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Ingrown Thumb Nails

author image Jonathan Croswell
Jonathan Croswell has spent more than five years writing and editing for a number of newspapers and online publications, including the "Omaha World-Herald" and "New York Newsday." Croswell received a Bachelor of Arts degree in English from the University of Nebraska and is currently pursuing a Master's of Health and Exercise Science at Portland State University.
Ingrown Thumb Nails
Close-up of a woman cutting her thumbnail. Photo Credit: nadtytok/iStock/Getty Images

Ingrown nails can occur anywhere on the body. But when the nails develop on the thumb, they can be very painful and difficult to tolerate while continuing through your daily routine. Depending on the severity of the ingrown nail, you may be able to wait it out, but in some cases treatment and even medical attention may be required.

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Ingrown nails can occur for many reasons. Although they are more common on the feet, they can occur on your fingers when you cut your nails too short or don't cut them straight across, making it easier for the nails to curve and grow into the skin. Injuries to your thumbs can also cause the nail to grow in to the flesh of the finger, and if your nails are unusually curved, this can increase the risk.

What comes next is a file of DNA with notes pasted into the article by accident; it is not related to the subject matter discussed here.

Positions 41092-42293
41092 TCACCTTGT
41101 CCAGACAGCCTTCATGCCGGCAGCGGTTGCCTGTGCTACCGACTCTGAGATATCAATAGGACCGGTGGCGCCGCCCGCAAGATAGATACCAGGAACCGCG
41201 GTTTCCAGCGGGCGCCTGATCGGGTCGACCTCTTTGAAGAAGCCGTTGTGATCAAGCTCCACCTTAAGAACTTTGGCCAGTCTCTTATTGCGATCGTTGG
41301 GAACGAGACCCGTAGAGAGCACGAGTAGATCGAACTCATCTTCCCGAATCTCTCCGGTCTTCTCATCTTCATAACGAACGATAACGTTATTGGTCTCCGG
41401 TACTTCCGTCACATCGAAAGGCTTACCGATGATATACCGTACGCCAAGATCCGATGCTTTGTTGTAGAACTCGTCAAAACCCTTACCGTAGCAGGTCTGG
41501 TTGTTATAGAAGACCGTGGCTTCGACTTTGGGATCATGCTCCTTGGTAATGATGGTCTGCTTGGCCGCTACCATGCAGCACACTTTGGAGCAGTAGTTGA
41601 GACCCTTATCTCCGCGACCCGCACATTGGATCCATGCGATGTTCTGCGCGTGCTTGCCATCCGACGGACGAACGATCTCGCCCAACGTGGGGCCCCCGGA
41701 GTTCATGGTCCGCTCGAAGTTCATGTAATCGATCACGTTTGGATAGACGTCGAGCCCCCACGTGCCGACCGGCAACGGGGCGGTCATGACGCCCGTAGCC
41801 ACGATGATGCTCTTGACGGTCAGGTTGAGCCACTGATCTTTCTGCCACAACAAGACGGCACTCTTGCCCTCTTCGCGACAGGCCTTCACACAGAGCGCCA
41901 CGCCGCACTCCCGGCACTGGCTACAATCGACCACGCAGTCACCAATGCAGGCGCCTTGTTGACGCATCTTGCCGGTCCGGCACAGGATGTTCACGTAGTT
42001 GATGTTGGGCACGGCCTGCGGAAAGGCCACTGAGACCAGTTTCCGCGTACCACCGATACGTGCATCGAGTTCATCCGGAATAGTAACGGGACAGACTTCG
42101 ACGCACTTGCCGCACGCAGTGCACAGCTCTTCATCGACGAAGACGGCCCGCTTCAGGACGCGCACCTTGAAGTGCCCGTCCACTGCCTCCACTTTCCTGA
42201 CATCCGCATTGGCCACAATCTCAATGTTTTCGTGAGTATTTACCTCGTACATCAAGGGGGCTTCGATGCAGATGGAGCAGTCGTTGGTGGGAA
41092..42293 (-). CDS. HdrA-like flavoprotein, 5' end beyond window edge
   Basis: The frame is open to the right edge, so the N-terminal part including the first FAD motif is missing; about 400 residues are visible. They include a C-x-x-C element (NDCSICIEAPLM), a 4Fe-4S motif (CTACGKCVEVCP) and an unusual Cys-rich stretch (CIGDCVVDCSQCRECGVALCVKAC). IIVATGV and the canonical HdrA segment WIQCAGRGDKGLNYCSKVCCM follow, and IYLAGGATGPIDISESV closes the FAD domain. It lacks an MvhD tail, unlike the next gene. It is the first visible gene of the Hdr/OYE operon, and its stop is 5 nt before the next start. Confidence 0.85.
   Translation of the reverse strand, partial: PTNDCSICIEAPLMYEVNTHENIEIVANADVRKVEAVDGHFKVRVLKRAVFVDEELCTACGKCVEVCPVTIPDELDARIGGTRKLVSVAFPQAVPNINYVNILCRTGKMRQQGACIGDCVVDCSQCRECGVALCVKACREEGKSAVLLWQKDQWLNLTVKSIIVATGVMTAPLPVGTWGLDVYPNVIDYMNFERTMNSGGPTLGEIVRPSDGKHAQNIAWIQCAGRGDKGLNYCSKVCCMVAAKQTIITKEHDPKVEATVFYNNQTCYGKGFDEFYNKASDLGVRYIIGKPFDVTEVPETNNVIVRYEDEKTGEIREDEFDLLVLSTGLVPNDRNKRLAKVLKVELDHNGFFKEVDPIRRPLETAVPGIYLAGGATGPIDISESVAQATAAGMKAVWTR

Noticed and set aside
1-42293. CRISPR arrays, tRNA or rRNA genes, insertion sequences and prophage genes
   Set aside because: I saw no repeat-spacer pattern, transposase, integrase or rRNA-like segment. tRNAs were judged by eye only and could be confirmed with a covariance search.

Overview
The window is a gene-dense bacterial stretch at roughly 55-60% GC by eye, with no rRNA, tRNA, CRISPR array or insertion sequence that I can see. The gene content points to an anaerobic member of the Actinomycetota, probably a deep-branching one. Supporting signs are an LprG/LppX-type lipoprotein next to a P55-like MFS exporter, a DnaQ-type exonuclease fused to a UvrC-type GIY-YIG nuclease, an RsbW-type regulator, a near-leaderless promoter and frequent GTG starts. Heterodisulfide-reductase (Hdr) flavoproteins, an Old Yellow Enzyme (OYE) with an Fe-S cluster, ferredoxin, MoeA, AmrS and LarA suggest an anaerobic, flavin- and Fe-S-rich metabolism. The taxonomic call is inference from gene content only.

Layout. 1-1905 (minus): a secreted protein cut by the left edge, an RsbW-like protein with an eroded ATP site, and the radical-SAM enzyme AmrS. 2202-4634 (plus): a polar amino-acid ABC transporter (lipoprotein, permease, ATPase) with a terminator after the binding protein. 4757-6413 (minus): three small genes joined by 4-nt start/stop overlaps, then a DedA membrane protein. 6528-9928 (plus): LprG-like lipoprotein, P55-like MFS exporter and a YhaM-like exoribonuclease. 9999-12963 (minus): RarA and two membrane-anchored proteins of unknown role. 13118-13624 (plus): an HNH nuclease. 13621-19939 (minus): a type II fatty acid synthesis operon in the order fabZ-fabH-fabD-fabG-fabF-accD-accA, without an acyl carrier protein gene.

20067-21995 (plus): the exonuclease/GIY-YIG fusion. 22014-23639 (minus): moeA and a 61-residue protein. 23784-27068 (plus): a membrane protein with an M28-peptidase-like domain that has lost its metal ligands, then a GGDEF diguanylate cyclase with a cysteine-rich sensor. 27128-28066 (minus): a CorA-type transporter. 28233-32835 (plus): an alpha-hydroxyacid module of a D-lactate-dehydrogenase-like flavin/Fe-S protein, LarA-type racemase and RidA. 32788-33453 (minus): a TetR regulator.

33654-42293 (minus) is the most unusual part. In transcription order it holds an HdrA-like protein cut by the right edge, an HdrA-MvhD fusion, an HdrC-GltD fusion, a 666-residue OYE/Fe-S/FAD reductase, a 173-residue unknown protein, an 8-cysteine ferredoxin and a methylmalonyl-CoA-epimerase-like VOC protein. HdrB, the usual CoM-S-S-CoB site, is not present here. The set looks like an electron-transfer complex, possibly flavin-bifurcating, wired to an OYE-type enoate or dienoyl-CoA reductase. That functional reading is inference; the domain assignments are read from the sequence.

An ingrown thumb nail can be identified by pain, swelling and tenderness along at least one side of the thumbnail. The flesh around the nail may also be red, and the corners of the nail could be buried deep in the flesh, sometimes completely obscured from view. You may also develop an infection at the point where the nail cuts into the skin, causing pus to develop and sometimes ooze from the location.


While an infection poses a considerable risk on its own, according to the an untreated and deep ingrown thumb nail can have further effects -- if it penetrates down to the bone, it can cause a serious bone infection. The risks are even greater for individuals with diabetes and poor blood circulation, since the infection will be tougher to combat.


Ingrown nails that are minor in their severity can often be treated at home in hopes that they will correct themselves over time. You should soak your nail in warm water and apply an antibiotic cream to the location to prevent an infection. Continue with this treatment until redness develops or you notice pus.


In some cases, you may need a doctor to properly treat the condition. The nail may need to be surgically cut to reduce the stress on the skin and flesh. You may also be given topical or oral antibiotics to combat an infection. In the future, cutting your nails straight across can greatly reduce your risk of developing ingrown nails.

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